By Kory Riemensperger, Communications Intern
The world is a huge place. Two Wake Forest School of Business grads are relying on the power of human interaction to make it a bit smaller.
In 2015, Evan Hung (’10, MA ’11) and Bret Doucette (MA ’11) founded Zipskee, an online social platform, to connect travelers with locals in locations around the world. After a brief period of raising capital, the platform launched in July 2016. Hung is the company’s Chief Executive Officer and Doucette serves as the Chief Technology Officer.
Hung and Doucette connected as graduate students at the School of Business. “Not only do lifelong friendships come out of the MA program, but random business opportunities will present themselves for the rest of your life,” Doucette said. “Evan and I met in accounting class. Now we run a startup together with an amazing team.”
Hung says the origin story for Zipskee started in 2014 when he met an Austrian friend in Denver.
“He didn’t know anyone, so I made it a point to show him around by taking him to restaurants, concerts, and letting him experience the ‘real side’ of American life,” said Hung. “A year later, he invited me to visit him. While exploring the city, I thought of the idea that became Zipskee.”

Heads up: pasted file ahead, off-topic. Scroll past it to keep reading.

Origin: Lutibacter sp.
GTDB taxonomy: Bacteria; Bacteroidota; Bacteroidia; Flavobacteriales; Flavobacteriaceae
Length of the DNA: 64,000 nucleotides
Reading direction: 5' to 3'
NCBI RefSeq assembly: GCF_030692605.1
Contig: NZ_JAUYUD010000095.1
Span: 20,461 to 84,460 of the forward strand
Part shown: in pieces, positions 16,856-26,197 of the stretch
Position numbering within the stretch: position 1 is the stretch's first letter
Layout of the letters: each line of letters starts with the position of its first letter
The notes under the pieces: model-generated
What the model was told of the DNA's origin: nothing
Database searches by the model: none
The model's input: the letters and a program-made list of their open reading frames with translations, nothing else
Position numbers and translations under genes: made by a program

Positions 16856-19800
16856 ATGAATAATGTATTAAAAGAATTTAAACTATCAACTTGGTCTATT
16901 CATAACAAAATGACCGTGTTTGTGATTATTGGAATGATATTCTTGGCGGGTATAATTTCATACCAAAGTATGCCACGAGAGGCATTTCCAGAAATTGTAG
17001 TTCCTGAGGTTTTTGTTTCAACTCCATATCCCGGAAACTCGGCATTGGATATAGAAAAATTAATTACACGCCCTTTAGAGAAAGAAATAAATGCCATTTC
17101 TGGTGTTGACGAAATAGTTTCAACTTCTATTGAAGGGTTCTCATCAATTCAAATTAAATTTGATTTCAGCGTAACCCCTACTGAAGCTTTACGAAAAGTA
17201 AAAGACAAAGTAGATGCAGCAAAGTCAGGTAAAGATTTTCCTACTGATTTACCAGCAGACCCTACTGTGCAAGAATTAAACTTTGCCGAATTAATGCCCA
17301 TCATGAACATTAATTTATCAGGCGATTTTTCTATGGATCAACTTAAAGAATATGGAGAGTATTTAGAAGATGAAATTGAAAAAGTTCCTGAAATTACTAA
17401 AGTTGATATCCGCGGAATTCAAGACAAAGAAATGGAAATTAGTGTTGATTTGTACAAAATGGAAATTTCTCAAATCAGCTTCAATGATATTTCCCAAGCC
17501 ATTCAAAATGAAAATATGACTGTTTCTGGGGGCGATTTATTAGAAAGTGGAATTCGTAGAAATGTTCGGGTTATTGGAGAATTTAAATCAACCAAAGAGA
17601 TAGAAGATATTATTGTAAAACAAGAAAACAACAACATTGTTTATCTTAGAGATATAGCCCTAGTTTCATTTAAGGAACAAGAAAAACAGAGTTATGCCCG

At its core, Zipskee is focused on strangers helping strangers. Users are able to share specific location recommendations, arrange meet-ups and experience their travel destination in a way that only locals can provide.
“What’s particularly interesting is that I actually experienced this kind of local hospitality for the first time in 2009 while studying at the Flow House [in Vienna],” said Hung. “It was this experience that taught me how incredible it was to genuinely connect with locals while abroad.”
Zipskee users create an account with their email account, then set up a profile that includes a photo, description, current city, languages spoken and interests. With this data, users are automatically matched with those that share their interests.
To make connections on the go, users can search cities and landmarks to find local travelers and guides. Once connected, both parties communicate over Zipskee’s chat system and can ask for recommendations or make plans to meet up. For peace of mind, a ratings and reviews section is located in each user’s profile.
Hung visited the MA program in April to speak with Wake Forest students about his career pathway in marketing and entrepreneurship.
“The MA program taught me that details matter,” said Hung. “It’s something I speak to frequently with my team and is a concept I really began to embrace during my experience with the School of Business. The emphasis on “little things” like punctuality, presentation, and relationship-building is what empowers Zipskee to accomplish our mission of fostering a connection between travelers and locals around the world.”
For Doucette, the business skills he learned in the MA program enabled him to leverage his undergraduate degree in history. “It gave me the skills to become flexible in my career path. I believe you should focus on what you are most passionate about, but having a business and management background makes doing that more sustainable.”
An Android and iOS app for Zipskee will launch later this year. Hung says the start-up plans to add a city search option for local events and GPS integration to intuitively update users from a traveler to a guide and vice versa as they change cities.